The People Problem: There’s too many.

I pulled this stuff from a long article on overpopulation but you should probably read the whole article. It’s a big reason why I’m so against illegal immigration and why I feel legal immigration should be brought down to around 200,000.

“I don’t think most people understand where we’re headed.” - Gaylord Nelson in 1994, on the perils of overpopulation

“He’d say, ‘Imagine what that will be like. We’re not just talking about twice as many people, we’re talking about twice as many everything. Twice as many highways and twice as many schools. Twice as many parking lots and twice as many hospitals.

“And then he’d ask, ‘If that happens, what will the quality of life be like for the people living here?’ ”


People avoid the debate because to talk about overpopulation means confronting such hot-button issues as birth control and family planning - which conservatives and most religious groups adamantly oppose.

And if you talk about controlling the mushrooming U.S. population, he says, it means you must address the issue of immigration, which now accounts for about one-third of the 3.2 million people our country adds every year. Then you will be labeled a racist.

In 1960, for example, the global population was 3 billion. In 1999 - just 33 years later - it had doubled to 6 billion.

Although the rate has slowed in recent years - largely because Canada, Australia, Japan and Western Europe have stabilized their growth - world population is still expected to hit 9 billion by 2054, with 90 percent of the growth occurring in Africa, Asia and Latin America, he says.

That growth will cause enormous strains on our natural resources, particularly the world’s fast-dwindling supply of fresh water. As it is, an estimated 800 million humans - more than double the U.S. population - are starving or seriously malnourished, says Durham, noting that Niger is the most recent African country facing massive starvation problems, after years of drought.

In addition, an estimated 700 species of plants and animals are endangered from destruction of habitat caused by population growth.

Yes, the birth rate in the United States is at replacement level, or about 2.1 children per woman on average, he says. But we’re still the fastest growing developed country in the world. And if we don’t act now to stabilize our population - currently about 292 million - we could reach 500 million by 2050 and 1 billion by 2100, he says.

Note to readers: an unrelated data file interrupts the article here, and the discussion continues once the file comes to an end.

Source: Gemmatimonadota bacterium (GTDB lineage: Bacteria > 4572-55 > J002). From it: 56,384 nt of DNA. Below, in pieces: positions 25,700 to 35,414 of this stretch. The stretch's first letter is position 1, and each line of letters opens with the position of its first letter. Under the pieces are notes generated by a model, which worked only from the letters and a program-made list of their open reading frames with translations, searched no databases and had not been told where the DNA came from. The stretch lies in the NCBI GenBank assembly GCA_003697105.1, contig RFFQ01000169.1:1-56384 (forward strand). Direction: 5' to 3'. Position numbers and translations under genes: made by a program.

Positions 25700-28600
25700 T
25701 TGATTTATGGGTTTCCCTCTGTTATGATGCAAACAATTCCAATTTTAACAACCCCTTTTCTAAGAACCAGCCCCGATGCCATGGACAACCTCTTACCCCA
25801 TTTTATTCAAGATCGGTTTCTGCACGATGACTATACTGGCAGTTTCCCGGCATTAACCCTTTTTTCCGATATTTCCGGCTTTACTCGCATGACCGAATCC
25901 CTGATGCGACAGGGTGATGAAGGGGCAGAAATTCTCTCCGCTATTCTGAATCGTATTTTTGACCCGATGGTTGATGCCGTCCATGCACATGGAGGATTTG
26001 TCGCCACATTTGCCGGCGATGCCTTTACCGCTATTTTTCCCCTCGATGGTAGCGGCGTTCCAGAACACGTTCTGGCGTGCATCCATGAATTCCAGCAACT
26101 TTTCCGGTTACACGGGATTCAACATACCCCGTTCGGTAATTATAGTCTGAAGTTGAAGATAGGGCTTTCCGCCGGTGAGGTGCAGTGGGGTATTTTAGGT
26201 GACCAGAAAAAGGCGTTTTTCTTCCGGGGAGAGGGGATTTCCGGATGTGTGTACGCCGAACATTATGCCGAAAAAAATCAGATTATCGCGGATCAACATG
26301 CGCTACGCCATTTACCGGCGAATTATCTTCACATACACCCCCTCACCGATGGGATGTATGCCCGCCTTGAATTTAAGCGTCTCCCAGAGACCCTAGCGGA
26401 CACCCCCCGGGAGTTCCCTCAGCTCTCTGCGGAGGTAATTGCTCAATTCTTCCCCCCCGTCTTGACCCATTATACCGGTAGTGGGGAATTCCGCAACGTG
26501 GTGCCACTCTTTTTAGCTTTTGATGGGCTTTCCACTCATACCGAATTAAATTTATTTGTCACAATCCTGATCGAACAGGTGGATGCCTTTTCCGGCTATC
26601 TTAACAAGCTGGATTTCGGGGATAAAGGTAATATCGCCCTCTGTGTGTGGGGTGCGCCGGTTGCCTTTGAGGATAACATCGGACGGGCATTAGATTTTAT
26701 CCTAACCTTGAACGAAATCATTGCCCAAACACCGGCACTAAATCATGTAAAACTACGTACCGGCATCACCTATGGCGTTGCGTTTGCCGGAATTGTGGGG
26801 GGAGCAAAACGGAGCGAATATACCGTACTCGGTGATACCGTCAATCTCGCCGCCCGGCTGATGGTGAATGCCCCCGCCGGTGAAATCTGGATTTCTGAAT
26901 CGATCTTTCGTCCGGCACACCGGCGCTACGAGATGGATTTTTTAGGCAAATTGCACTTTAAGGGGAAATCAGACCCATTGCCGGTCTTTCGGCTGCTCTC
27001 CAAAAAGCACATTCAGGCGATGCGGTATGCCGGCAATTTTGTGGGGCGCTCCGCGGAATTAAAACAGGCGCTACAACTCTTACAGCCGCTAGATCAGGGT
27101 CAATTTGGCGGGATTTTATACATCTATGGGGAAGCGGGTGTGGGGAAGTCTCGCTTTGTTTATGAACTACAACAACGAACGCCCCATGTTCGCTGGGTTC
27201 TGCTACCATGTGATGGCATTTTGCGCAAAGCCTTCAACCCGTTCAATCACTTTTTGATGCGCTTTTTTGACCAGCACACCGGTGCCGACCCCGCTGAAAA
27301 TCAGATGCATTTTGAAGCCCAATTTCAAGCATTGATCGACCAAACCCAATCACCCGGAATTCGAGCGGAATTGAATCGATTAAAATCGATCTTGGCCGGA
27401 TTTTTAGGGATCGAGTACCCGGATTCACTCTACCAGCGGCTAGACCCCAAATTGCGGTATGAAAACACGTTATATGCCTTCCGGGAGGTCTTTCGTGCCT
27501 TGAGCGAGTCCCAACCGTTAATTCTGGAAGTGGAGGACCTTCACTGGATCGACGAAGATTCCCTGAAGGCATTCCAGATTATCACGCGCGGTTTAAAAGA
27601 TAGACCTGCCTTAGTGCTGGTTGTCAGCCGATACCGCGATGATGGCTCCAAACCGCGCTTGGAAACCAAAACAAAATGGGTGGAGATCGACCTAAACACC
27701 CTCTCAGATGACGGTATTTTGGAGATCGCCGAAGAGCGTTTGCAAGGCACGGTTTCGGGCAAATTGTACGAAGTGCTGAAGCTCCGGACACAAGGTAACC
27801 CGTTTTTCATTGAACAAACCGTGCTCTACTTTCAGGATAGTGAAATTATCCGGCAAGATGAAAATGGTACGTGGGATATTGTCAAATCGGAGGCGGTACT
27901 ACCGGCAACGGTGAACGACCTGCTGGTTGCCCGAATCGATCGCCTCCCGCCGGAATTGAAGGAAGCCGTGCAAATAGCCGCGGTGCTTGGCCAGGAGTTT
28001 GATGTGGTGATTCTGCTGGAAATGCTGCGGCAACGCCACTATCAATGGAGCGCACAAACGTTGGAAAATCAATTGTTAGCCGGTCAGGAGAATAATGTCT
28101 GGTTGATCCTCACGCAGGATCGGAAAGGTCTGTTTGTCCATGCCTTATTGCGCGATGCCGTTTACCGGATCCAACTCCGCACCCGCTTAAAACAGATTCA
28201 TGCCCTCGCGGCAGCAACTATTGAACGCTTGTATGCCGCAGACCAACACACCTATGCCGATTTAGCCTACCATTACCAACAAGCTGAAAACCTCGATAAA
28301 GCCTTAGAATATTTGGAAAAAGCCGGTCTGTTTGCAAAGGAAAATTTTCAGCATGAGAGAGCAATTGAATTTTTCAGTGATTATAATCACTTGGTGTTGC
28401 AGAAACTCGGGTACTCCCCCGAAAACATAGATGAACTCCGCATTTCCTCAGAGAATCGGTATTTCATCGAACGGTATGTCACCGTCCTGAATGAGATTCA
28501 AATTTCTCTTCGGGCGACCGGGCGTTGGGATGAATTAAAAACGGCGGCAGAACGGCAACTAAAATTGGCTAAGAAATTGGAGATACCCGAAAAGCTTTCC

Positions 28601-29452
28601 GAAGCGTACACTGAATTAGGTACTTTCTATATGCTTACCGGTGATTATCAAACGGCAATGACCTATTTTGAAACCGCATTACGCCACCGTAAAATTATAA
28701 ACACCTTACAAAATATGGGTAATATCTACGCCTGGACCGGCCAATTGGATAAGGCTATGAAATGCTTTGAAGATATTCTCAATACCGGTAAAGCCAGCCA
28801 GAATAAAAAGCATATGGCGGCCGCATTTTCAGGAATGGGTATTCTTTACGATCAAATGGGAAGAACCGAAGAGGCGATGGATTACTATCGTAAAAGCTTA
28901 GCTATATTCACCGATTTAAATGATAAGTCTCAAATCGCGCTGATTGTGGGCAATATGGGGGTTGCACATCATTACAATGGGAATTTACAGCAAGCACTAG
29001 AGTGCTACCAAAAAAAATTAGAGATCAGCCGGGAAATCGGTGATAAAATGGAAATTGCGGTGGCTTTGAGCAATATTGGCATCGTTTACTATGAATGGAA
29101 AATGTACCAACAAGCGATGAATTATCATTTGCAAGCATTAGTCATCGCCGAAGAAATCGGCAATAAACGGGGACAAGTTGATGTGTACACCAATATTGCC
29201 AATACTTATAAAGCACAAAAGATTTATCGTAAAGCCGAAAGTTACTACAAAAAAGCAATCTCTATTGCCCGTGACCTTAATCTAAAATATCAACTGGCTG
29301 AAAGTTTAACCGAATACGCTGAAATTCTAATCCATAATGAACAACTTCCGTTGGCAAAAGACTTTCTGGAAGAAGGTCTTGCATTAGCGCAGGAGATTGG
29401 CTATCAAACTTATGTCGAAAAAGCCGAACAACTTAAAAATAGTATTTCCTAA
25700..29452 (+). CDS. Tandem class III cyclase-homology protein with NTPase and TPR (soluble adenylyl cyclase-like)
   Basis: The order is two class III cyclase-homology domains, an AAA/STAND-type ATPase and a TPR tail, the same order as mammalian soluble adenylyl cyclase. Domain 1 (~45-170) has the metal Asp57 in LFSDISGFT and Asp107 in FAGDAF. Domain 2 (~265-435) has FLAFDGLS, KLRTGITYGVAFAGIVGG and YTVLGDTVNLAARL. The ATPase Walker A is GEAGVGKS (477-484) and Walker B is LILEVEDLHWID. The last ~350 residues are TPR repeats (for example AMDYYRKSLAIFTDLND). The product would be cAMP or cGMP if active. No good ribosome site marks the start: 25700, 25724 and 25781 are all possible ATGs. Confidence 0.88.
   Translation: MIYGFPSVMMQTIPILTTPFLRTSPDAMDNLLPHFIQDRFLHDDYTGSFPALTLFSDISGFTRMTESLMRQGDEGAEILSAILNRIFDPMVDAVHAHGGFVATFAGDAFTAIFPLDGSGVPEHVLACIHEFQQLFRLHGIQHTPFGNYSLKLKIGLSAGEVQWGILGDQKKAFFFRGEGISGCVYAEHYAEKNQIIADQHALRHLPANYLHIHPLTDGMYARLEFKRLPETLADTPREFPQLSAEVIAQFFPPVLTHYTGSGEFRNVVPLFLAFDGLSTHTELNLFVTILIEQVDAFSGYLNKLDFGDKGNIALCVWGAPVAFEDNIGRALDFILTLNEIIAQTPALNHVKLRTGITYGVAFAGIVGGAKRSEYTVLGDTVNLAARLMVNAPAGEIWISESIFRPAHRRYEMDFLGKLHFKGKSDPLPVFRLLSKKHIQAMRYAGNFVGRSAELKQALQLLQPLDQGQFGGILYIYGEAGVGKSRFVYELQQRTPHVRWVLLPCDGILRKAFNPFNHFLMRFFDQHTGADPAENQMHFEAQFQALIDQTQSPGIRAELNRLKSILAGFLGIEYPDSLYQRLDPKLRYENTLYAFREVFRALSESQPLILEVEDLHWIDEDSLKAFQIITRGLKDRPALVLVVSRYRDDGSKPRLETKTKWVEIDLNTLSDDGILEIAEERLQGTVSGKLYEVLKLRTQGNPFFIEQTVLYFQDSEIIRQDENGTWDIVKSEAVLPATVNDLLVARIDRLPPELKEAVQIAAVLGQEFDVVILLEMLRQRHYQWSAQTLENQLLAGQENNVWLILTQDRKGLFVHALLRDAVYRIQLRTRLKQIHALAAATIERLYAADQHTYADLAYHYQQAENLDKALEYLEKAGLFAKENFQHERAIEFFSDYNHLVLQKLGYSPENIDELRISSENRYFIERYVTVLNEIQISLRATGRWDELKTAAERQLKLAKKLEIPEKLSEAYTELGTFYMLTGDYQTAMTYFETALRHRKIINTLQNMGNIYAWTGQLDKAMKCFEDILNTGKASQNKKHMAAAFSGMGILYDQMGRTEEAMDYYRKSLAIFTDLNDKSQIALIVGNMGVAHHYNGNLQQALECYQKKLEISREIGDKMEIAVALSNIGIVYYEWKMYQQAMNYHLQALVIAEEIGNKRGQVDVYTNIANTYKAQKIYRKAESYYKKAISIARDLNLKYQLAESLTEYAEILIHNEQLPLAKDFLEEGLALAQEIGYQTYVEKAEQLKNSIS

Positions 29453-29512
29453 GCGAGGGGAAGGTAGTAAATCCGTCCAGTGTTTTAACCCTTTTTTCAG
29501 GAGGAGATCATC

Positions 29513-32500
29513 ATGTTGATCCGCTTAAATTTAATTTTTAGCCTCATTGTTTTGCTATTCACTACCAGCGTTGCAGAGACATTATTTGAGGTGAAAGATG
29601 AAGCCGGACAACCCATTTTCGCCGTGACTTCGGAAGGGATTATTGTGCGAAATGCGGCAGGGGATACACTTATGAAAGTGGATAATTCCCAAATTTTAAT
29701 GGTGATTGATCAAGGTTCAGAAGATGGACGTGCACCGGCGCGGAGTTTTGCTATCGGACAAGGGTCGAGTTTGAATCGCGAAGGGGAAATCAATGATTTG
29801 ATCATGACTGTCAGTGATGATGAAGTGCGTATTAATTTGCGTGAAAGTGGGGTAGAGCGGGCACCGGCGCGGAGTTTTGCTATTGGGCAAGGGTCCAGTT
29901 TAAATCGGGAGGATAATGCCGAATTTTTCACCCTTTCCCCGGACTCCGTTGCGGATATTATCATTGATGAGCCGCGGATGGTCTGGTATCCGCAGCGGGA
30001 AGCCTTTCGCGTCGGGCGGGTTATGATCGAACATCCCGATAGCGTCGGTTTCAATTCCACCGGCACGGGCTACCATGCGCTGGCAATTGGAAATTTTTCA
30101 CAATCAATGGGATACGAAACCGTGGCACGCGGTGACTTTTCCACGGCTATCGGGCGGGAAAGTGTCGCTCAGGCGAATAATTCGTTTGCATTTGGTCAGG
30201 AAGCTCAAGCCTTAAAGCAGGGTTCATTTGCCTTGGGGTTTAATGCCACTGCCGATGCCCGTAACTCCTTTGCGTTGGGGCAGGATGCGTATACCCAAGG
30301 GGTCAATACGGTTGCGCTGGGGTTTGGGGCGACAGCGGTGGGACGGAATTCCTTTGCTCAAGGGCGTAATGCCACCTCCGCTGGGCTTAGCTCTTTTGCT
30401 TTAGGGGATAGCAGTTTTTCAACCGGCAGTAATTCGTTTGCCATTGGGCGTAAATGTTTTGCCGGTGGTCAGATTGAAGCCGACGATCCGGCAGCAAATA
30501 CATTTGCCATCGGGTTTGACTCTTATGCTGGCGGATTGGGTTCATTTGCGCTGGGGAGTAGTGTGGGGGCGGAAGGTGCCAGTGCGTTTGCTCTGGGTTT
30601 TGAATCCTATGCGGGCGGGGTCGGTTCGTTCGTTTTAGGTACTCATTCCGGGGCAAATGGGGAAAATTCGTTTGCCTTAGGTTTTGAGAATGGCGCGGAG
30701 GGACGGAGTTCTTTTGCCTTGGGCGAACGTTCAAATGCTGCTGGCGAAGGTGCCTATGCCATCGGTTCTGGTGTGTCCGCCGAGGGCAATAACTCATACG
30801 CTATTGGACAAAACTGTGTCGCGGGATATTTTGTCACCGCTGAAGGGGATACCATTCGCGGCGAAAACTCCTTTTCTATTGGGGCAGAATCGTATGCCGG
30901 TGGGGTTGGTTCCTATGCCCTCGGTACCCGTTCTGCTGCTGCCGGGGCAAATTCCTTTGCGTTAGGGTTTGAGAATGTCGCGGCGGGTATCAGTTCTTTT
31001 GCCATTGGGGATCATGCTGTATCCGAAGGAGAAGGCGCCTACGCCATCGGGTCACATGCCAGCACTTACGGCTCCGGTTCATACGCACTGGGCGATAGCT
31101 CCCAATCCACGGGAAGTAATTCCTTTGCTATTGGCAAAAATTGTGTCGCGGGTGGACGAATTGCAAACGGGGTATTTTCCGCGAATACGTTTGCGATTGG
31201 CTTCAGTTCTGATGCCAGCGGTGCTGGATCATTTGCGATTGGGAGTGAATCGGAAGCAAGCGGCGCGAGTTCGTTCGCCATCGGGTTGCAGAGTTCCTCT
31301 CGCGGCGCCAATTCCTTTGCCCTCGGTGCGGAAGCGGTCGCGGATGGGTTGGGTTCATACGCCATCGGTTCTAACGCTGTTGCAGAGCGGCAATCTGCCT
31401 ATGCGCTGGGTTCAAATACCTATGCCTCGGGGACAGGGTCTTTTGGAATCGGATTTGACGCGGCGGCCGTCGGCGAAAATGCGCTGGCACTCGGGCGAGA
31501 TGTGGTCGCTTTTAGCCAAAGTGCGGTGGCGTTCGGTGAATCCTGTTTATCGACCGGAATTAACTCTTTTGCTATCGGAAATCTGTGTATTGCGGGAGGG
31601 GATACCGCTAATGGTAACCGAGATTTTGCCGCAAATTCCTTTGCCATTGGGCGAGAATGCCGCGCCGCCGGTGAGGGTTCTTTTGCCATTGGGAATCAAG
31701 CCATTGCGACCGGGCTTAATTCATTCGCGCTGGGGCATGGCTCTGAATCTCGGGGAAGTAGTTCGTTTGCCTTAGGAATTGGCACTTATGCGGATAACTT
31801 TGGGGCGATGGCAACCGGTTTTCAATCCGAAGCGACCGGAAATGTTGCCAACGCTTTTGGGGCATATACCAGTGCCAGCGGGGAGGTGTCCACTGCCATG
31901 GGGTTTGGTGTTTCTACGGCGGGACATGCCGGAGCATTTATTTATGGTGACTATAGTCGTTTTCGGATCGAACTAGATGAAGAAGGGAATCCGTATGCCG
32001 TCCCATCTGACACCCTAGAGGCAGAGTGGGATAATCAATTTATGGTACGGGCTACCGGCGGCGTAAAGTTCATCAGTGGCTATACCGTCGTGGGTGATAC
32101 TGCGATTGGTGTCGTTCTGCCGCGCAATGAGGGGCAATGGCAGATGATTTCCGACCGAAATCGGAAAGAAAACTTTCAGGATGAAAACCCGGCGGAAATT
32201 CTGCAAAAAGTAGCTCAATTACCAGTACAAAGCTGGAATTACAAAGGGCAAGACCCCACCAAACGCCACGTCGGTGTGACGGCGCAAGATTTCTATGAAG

And if that doesn’t alarm you, Durham and other population experts say, consider this: If current trends continue, by the year 2020 - or just 15 years from now - the U.S. will add enough new people to create another New York City, Los Angeles, Chicago, Philadelphia, Baltimore, San Francisco, Indianapolis, San Jose, Memphis, Washington, Jacksonville, Milwaukee, Boston, Columbus, New Orleans, Cleveland, Denver, Seattle and El Paso.

Dr. Dennis Maki, the esteemed head of infectious diseases at the UW-Madison Medical School, feels so strongly about the threat that he said in an interview with The Capital Times in 2002 that if he could do just one thing to make the world a better place, he’d devise a form of birth control that would make people sterile for about 10 years.

And he said he’d distribute it worldwide - literally drop it from airplanes - so that no children were born in the world for an entire decade.

Have his views changed?

Not one bit, says Maki, adding that he wishes every U.S. citizen could spend a week in rural India or parts of Brazil or sub-Saharan Africa and witness firsthand the suffering that’s a daily fact of life for tens of millions of people.

“Then they’d suddenly realize what the impact of overpopulation is,” he says. “I mean, there’s not enough food, there aren’t the educational resources. And so overpopulation is absolutely the most regressive tax there is on the people who can least afford it: the developing world.

“To me, it’s a great, great tragedy.”

And what’s even harder to bear is that the situation isn’t about to change anytime soon, Maki says - in part, because the Bush administration “doesn’t have any interest in population control for a variety of reasons I think are obvious to most of us.”

Neither, he says, does the Catholic Church, which still has enormous influence in many Third World countries, especially in Latin America.

“I like to think of myself as open-minded and pretty tolerant of things,” Maki says. “But I’ve been profoundly disappointed by the position of the leadership of the Catholic Church on population control, because it creates so much unnecessary misery in the developing world.”

But, like Nelson, Maki believes it’s foolish to think this is just a Third World problem, pointing out that the educational and health care systems in California are already reeling from the massive influx of immigrants over the last two decades.

So does the United States need to curb immigration?

Absolutely, Maki says.

“Anybody who’s had a reasonable education understands this isn’t a racist issue,” he says. “I mean, any Hispanic immigrant realizes that mass immigration will affect the quality of life that their kids and their grandchildren are going to have. They see that, and it’s in their own self-interest to get on the bandwagon for population control.”

If overpopulation is a global problem why is controlling immigration in the United States so crucial?

Because, even if you can’t fix every pothole in the world, you can still fix the one right in front of your house.

One Response to “The People Problem: There’s too many.”

  1. Mark in Mexico Says:

    The last word on Mexico

    Before I start, let me tell you that I live in Mexico. The whys and hows as to my presence here are not too important (I’m not a fugitive from justice). I teach English. That’s about it.

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